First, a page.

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Thread: Help on Flannel Rag quilt, please

  1. #1
    Super Member Vanuatu Jill's Avatar
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    I am making my first rag quilt with flannel, and not using a pattern, so I cut all the squares 8", and batting 7", and have quilted each square. Now I am sewing the squares together in rows. So far, ok. My question is, when I sew the ROWS together, do I open the vertical seams of each row or do I nestle them in opposite directions like on regular cotton when matching seams on each row?? I hope to get this done by tomorrow night, clip my seams, and wash and dry it. Thanks!!

  2. #2
    Super Member HummerGardenCrafts's Avatar
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    I myself nestle them on either side. I don't open mine.

  3. #3
    Super Member mmonohon's Avatar
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    The first one that I did I butted the seams together, the second one I opened the seams, I preferred the second one. Try a sample and see which one you prefer.

  4. #4
    Super Member luvTooQuilt's Avatar
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    I dont have a clue what your asking...

    Any chance for a pic so Us-who dont know how to make a rag quilt- can see what your doing???

  5. #5
    Super Member lynnsim's Avatar
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    I do like Betty -- nestle them together. I believe it can be done either way. I did try opening them up once; I personally didn't like it. Good luck!

  6. #6
    Power Poster Sadiemae's Avatar
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    Depends what mood I am in. Sometimes I open the seams and sometimes I nestle the seams.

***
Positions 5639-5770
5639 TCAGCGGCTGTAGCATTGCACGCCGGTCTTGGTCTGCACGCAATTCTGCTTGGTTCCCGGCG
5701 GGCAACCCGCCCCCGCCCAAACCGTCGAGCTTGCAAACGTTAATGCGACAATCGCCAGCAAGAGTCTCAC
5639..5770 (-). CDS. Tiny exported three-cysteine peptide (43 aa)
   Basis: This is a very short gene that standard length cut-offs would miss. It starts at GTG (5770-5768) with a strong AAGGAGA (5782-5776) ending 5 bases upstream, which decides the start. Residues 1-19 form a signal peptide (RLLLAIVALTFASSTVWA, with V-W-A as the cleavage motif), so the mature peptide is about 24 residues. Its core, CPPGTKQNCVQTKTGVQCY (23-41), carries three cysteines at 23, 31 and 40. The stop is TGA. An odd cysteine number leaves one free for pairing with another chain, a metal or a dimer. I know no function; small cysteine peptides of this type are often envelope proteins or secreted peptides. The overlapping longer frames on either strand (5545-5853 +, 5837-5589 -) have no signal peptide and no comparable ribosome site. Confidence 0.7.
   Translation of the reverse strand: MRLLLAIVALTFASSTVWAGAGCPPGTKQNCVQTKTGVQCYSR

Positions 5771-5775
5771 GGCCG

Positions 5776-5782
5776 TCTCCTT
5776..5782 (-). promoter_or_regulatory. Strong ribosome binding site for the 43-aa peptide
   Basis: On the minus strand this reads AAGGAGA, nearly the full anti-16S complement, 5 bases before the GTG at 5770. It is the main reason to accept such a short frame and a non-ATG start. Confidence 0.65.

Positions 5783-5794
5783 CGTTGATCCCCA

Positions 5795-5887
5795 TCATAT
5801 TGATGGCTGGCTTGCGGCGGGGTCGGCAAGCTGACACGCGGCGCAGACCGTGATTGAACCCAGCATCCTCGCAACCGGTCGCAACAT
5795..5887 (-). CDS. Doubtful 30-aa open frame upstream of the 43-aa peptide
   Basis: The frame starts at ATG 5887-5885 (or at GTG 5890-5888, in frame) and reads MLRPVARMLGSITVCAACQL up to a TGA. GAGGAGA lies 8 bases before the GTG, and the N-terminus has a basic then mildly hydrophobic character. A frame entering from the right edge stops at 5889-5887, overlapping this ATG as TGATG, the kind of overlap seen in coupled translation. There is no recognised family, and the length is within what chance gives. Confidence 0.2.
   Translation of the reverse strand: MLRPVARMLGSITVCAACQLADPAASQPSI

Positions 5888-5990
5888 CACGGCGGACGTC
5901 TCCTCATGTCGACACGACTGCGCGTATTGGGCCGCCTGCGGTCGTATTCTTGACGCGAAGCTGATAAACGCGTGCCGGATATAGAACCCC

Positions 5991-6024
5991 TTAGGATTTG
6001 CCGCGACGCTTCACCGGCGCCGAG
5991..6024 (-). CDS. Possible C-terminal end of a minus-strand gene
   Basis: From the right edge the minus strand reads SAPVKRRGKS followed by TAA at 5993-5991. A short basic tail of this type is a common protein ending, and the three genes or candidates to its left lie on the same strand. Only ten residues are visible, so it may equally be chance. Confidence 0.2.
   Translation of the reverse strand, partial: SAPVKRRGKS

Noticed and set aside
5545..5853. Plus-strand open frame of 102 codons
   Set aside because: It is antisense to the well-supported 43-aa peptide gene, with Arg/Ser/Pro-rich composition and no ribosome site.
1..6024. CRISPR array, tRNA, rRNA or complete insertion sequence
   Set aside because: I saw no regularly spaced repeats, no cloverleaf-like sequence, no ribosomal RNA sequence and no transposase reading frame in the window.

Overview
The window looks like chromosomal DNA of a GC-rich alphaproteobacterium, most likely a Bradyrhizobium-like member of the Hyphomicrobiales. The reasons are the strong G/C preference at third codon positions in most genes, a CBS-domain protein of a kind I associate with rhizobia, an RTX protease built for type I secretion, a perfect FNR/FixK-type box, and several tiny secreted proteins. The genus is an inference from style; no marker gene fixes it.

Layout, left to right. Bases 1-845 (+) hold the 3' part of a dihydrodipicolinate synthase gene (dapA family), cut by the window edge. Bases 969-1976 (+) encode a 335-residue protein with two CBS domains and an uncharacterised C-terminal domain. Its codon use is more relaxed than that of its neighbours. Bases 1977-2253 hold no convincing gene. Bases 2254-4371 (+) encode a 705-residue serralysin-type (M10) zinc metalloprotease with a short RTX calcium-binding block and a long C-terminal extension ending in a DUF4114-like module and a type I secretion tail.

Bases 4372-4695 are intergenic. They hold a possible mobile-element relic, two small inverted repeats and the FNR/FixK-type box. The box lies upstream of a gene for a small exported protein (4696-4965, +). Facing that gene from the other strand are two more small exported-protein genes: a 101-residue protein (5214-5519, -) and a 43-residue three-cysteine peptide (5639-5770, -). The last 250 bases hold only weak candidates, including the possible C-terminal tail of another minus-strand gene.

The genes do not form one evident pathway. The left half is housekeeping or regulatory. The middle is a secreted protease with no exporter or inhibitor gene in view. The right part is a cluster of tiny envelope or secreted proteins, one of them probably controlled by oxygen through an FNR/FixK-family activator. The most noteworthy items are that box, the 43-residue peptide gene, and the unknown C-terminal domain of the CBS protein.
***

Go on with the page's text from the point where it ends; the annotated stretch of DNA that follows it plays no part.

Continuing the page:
7. #7
    Super Member Vanuatu Jill's Avatar
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    Quote Originally Posted by luvTooQuilt
    I dont have a clue what your asking...

    Any chance for a pic so Us-who dont know how to make a rag quilt- can see what your doing???
    I have my camera battery charging at the moment. However, you can click on "search" above and type in rag quilt and several photos come up. Basically, it it quilted as you go, requires no binding, is self-backing and all your seams (front and back) are sewn together so they are all on the front of the quilt. You cut these seams into fringe so when you wash it, it creates the curly fringe. Using flannel and batting between, it makes it really thick, so sewing blocks together consists of 4 layers of flannel plus 2 layers of batting! You have to use a walking foot to accommodate the thickness. I hope I explained it well enough, but do look at the photos so it will make sense. My question is what do you do with the adjoining seams when sewing rows together.

  8. #8
    Super Member Vanuatu Jill's Avatar
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    Thanks everyone, I think I'll try just nestling them. I'll be back if I have more trouble!! Thanks!

  9. #9
    Super Member lalaland's Avatar
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  10. #10
    Senior Member pennijanine's Avatar
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    I open mine

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